Now that science has proven how important our gut-brain connection is, let’s talk about irritable bowel syndrome.
Irritable bowel syndrome, or IBS as most know it, is a common condition affecting one in five Australians. IBS can cause very distressing symptoms such as abdominal pain, alternating diarrhoea and constipation, bloating, nausea and mucus in the stools. It is important that if you have these symptoms you see your health professional to exclude other bowel diseases. We know that in the long-term management of IBS, although the symptoms are distressing they don’t cause the development of more serious conditions such as cancer or colitis.
The exact cause of IBS is unknown but factors such as stress, diet, change in routine and infection can trigger an attack. Research has shown that inflammation and the happy neurotransmitter serotonin may be related by causing changes, increasing the pain sensation and bowel function.
As a practising holistic doctor, I have found that improving the function and environment of the gut and helping to reduce inflammation can help with controlling IBS symptoms. The bowel has many functions but the main one is to digest food and absorb the correct nutrients. In order to keep the gut healthy, the immune system lining the gut wall needs to be functioning well to prevent any bad bugs or unwanted things we’ve eaten from being able to invade our body. It is constantly on high alert to protect us. This high-alert state can also be triggered by emotions, food we are unable to digest well or are intolerant to or bad organisms like bacteria and parasites.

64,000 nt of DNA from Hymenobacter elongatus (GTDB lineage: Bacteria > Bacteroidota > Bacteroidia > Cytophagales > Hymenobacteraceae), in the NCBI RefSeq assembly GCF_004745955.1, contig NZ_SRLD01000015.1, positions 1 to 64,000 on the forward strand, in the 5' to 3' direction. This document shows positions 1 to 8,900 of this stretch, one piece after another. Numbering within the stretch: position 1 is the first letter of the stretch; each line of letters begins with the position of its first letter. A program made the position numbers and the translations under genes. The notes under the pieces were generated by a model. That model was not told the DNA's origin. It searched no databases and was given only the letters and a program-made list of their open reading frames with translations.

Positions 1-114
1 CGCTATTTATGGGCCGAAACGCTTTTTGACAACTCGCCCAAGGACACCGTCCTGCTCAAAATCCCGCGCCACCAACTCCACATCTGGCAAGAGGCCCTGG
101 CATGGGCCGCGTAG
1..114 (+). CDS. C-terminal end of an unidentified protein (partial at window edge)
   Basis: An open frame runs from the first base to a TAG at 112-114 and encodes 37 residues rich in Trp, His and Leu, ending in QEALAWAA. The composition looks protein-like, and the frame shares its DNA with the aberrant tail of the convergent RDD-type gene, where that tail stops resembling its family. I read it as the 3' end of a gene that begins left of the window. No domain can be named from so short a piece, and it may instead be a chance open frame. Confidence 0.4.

We know that relaxation techniques, healthy probiotics (beneficial bacteria), certain nutrients and herbs can have an anti-inflammatory and calming effect on the bowel and assist in our ability to digest food more efficiently.
Glutamine is the main amino acid food source for the cells that line our gut (enterocytes) and I have had many patients receive benefits from taking this. A hardy source of healthy bacteria is also greatly beneficial to the environment of the gut and I find some of the best effects from fermented foods such as fermented papaya that provide not only healthy bacteria but also the digestive enzymes naturally occurring in the papaya fruit. Turmeric is also becoming a very popular and well-researched herb revealing great potential for its anti-inflammatory properties within the gut.
Together, probiotics, gut anti-inflammatory herbs and nutrients as well as a good stress management program can greatly assist in reducing the symptoms of IBS.
Words // Dr Elen ApThomas